How Parents’ Tech Habits Affect Their Kids Behavior

How Parents Tech Habits Affect Their Kids Behavior

Is your smartphone your constant companion? Well, you’ve got plenty of company.

In our digitally saturated world, it’s easy to overlook the impact our adult tech habits can have on our children. Parents need to know how their digital media use is affecting their children’s emotional health and development.

We’re living in an unprecedented technological age. Think about how our daily lives have changed in the past decade. That’s the time in which smartphones have become a constant presence in our lives. These digital devices are powerful and addictive. We’re still just beginning to learn how to manage them healthfully.

In the meantime, screens and social media are transforming our behavior and our relationships. I wrote recently about how kids’ screen time can affect their mental health. A lot of parents know it’s important to limit children’s exposure to electronic devices, to protect their social, emotional, and behavioral development. But not enough parents understand how their own technology use can impact their children.

What is Technoference?

Technoference describes the interruptions to our in-person communication and interaction that comes from our attention being directed at our digital devices. When we meet a friend for coffee and miss the end of a funny story because we’re distracted by a buzzing phone, that’s technoference. When we forget to greet our co-workers with a “good morning” because we’re absorbed in combing through our email inbox, that’s technoference.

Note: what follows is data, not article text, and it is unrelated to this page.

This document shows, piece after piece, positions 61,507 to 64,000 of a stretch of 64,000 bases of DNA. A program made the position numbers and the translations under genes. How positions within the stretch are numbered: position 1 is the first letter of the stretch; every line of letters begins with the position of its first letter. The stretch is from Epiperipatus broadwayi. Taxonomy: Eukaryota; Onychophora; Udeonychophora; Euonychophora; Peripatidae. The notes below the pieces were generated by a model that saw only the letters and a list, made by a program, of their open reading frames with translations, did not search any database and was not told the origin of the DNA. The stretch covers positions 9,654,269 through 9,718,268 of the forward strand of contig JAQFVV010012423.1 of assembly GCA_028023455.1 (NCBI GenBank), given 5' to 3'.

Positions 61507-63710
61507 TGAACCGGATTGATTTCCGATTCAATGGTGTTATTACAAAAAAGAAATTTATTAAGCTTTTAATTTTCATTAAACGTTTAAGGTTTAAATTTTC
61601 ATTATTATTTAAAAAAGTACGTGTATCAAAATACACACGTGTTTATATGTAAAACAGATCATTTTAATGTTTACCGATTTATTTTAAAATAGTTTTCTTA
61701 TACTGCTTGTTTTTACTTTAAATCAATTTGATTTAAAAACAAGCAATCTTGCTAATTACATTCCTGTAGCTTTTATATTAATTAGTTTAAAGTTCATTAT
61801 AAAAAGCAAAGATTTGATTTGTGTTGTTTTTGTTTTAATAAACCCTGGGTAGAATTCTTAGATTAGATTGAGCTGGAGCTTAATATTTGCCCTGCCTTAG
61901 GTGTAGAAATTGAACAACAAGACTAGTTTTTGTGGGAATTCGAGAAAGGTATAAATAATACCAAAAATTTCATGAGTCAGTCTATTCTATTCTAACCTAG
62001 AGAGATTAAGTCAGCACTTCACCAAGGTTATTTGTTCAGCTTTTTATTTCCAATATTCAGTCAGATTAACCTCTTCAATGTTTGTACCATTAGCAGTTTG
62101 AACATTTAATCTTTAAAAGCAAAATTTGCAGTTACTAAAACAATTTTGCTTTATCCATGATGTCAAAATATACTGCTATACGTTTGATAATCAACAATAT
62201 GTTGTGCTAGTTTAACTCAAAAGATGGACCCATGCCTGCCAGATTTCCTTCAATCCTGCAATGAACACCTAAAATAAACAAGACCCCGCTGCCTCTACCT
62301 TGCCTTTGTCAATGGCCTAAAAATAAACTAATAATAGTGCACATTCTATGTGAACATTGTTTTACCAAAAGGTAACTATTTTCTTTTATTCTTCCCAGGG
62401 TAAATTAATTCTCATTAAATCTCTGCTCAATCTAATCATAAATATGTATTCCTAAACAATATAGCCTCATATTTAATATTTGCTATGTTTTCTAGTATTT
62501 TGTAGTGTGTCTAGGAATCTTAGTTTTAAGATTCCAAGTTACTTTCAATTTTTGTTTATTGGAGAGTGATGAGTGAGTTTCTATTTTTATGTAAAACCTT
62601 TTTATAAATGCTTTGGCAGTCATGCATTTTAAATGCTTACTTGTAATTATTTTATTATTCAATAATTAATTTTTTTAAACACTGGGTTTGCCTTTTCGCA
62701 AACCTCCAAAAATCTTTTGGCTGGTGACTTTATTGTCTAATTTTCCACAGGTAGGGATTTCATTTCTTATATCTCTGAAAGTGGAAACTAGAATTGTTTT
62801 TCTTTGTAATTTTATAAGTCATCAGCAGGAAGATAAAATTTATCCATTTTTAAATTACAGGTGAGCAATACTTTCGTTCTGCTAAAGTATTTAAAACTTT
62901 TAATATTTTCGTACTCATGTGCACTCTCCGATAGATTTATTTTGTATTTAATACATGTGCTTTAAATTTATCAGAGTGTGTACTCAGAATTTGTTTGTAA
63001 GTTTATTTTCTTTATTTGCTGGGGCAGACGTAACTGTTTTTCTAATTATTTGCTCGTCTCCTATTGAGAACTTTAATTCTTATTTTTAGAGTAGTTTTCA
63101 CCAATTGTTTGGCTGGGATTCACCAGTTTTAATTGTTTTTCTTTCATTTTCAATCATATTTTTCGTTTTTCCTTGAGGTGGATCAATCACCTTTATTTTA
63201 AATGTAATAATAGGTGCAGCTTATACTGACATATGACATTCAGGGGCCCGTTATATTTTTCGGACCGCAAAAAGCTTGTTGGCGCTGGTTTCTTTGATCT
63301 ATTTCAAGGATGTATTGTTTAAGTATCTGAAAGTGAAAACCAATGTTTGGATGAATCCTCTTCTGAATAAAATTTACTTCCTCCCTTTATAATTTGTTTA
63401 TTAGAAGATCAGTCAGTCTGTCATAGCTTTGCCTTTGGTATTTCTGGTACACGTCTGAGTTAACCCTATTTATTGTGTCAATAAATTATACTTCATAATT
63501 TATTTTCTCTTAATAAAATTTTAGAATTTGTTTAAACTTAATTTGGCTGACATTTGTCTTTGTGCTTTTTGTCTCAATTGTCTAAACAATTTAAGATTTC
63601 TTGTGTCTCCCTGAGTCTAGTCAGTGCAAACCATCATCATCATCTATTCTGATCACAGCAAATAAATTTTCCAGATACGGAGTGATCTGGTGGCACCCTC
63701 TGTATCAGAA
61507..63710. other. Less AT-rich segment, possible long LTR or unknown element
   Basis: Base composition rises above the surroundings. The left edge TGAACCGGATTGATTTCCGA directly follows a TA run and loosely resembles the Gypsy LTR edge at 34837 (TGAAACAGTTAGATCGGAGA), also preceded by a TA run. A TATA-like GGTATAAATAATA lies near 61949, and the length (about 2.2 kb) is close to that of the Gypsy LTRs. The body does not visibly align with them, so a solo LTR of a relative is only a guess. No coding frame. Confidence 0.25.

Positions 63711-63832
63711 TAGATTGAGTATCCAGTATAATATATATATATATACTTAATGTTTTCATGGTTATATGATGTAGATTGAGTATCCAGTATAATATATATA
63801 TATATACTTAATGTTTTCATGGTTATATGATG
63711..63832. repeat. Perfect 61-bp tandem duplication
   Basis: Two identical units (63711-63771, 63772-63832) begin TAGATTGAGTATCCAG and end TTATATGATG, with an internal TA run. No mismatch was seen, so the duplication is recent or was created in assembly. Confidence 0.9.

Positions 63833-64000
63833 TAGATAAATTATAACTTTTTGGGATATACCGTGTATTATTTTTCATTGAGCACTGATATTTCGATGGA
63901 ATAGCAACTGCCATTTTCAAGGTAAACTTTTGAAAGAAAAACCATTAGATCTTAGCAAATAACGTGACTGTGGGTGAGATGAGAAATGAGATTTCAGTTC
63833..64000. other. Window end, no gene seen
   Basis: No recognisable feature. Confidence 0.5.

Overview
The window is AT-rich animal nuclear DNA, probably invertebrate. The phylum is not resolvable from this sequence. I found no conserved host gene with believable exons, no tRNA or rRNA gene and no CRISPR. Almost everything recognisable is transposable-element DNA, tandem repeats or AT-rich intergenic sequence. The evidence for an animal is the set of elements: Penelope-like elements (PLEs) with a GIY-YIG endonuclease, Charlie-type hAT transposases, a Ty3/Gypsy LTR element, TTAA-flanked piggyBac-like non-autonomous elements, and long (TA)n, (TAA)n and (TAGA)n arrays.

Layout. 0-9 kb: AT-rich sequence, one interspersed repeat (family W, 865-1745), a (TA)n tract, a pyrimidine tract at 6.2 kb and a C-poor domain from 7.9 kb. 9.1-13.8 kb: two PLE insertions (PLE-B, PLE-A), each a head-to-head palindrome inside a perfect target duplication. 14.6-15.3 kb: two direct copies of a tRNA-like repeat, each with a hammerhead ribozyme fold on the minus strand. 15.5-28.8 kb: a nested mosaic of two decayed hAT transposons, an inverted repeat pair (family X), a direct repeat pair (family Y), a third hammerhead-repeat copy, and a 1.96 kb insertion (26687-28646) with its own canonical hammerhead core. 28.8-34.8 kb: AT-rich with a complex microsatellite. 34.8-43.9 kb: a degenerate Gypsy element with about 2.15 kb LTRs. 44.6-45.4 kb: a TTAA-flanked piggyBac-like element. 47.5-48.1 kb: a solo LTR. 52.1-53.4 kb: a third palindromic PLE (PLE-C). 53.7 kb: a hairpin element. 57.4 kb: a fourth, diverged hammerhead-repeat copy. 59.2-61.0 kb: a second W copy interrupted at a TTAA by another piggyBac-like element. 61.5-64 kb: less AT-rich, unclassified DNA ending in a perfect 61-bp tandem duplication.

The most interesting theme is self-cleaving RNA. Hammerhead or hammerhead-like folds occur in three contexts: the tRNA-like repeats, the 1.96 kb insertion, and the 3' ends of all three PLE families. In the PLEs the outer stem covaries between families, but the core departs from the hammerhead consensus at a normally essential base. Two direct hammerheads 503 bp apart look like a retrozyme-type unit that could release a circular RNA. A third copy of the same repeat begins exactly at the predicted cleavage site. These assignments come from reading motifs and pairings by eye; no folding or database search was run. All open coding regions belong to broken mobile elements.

These constant disruptions from technology are affecting our parenting—and our children’s behavior. In recent years, I’ve observed this disturbing trend in my clinic. Watching families in our waiting area, my colleagues and I saw parents increasingly absorbed by their phones and less responsive to their children. (We’ve since instituted a ban on electronic devices in our waiting room).

What Does the Research Say?

Research shows parents spend an average of nine hours a day engaged with technology. That includes computers, smartphones, tablets, and other screens. About a third of that time—roughly three hours—is spent on smartphones alone.

Scientists are still just beginning to grasp how all this technology is affecting our relationships, including with our kids. But research is already showing us negative parenting consequences from the time we spend paying attention to our devices. Studies show parents talk and interact less with children when we’re on our phones. We’re more likely to show frustration and hostility toward our kids when they come looking for our attention. The more we use our devices while parenting, the less attuned we are to our children’s emotional and mental states of mind.